HW6 - Regular Expressions (2 points)

Due Tuesday 02/15 at 1:00 pm. No late submissions accepted.

Submission: Gradescope

Specification: Spec

This assignment focuses on using regular expressions and related commands such as grep. A set of files you will need for this assignment are available in the file hw6.zip, found on the Homework page.

wget https://courses.cs.washington.edu/courses/cse391/22wi/homework/hw6/hw6.zip
unzip hw6.zip

Submit your answers to Gradescope. For all tasks, determine a single bash shell statement that will perform the operation(s) requested, not the output that the command produces. Each solution must be a one-line shell statement, but you may use input/output redirection operators such as >, <, and |. Please be sure to write the entire command (including the command name and the input file) not just the regular expression required for the problem. Remember that the man pages are your friend!

Task 1: Warm-up Bash Shell Commands with grep

The following are warm-up exercises to get some practice with regular expressions and grep -E or egrep. For these exercises you’ll be searching from a file called names.txt that contains both single-word usernames as well as full names. You may assume the file contains one name per line. Write your commands on the indicated lines in the task1.sh file in the hw6 folder.

Problem 1

Write the command that finds all usernames from names.txt that contain at least one numeric character.

Problem 2

Write the command that finds all usernames from names.txt that are exactly 4 characters long and consist only of alphabetic characters.

Problem 3

Write the command that finds all first and last names from names.txt. A name is an uppercase letter followed by one or more lowercase letters and first and last names are separated by a single space. Your command should not match against names that contain a middle name or initials.


This problem is very simplified, since writing a regex to capture all possible names is quite the difficult task. In real life, you probably wouldn’t try to write a regex for this and just let any text count.

For this problem, you should only accept names using the pattern we described.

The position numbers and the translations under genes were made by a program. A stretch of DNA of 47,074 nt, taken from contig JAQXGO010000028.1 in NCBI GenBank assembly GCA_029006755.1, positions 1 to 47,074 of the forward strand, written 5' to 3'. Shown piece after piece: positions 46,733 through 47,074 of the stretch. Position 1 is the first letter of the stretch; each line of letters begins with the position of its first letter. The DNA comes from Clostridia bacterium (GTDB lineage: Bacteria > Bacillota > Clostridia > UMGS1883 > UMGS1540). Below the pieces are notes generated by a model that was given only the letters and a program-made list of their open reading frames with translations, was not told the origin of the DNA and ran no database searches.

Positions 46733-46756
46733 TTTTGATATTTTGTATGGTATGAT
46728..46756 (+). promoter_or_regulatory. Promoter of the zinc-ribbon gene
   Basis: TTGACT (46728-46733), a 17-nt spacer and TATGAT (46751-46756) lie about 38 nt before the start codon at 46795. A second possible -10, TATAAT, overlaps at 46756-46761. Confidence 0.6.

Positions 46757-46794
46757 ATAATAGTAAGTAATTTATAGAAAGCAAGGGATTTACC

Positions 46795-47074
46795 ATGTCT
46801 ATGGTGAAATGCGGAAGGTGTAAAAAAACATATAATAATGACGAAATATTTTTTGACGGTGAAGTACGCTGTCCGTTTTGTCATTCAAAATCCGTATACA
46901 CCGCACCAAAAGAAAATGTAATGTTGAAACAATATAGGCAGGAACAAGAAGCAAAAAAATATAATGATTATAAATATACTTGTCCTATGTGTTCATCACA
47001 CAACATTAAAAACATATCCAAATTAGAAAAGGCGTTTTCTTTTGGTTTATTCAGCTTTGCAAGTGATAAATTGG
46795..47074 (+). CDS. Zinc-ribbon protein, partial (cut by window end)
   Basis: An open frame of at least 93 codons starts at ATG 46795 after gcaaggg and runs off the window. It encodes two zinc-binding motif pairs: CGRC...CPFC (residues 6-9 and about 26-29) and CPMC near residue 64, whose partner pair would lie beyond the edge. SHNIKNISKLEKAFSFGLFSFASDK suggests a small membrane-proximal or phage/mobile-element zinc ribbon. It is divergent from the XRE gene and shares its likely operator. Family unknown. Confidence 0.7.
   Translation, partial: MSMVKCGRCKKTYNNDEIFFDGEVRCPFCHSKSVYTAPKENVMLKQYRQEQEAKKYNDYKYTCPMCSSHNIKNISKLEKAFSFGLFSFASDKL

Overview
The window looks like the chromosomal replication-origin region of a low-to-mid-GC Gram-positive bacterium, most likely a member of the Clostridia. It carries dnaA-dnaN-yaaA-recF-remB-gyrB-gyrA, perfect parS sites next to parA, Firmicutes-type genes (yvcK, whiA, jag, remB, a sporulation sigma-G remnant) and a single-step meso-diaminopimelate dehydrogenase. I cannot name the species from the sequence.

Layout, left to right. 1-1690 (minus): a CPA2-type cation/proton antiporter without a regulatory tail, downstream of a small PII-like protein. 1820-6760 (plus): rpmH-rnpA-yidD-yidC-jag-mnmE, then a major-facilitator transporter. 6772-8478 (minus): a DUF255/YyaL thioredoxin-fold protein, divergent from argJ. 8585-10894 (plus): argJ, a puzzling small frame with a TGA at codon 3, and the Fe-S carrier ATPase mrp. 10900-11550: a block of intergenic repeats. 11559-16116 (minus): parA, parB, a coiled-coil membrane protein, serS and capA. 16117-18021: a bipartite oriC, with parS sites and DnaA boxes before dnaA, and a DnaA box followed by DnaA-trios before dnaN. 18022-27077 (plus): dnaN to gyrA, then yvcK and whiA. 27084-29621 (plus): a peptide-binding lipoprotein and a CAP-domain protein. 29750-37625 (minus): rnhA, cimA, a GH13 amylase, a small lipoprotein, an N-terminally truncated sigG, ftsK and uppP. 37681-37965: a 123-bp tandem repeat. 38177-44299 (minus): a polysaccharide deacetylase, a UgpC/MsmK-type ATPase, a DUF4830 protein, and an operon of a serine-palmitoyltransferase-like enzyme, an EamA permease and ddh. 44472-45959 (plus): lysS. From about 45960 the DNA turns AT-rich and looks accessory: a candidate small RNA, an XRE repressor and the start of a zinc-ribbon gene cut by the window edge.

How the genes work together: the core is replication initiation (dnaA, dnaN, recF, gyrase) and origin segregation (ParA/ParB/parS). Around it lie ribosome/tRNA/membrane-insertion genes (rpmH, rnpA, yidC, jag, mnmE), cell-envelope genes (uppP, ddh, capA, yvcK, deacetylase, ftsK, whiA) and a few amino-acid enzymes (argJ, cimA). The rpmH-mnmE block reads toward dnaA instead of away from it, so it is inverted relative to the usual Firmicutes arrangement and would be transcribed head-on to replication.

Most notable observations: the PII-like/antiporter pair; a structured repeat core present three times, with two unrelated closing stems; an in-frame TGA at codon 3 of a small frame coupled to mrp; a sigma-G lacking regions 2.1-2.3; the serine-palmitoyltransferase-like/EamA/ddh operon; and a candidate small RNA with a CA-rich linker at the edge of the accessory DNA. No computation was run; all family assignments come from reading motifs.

Task 2: Bash Shell Commands with grep

After the few weeks at FAANG, management has discovered that we need to start actually selling products to stay in business. You’ll be helping develop regular expressions to help in customer account creation and billing. For each item below, determine a single bash shell statement that will perform the operation(s) requested. Write your commands on the indicated lines in the task2.sh file in the hw6 folder.

Problem 4: Email Validation

As part of account creation, customers must provide a valid email address. Write a command that prints out all valid email addresses from emails.txt. For the purposes of this assignment, we will use as simplified version of valid email address is defined as follows:

  • Between 1 and 16 lowercase letters, uppercase letters, or digits
  • An @ symbol
  • A domain (e.g., gmail) that consists of any number of lowercase letters
  • A period
  • A tld (top level domain, e.g., .com) that consists of 2 or more lowercase letters

You may assume that emails.txt contains one email per line.

Problem 5: Password Validation

Customers also must choose a strong password when creating an account. Write a command that prints out all valid passwords in the file passwords.txt. A valid password at FAANG is defined as follows:

  • Must be at least 8 characters long
  • Must contain at least one uppercase character
  • Must contain at least one lowercase character
  • Must contain at least one digit.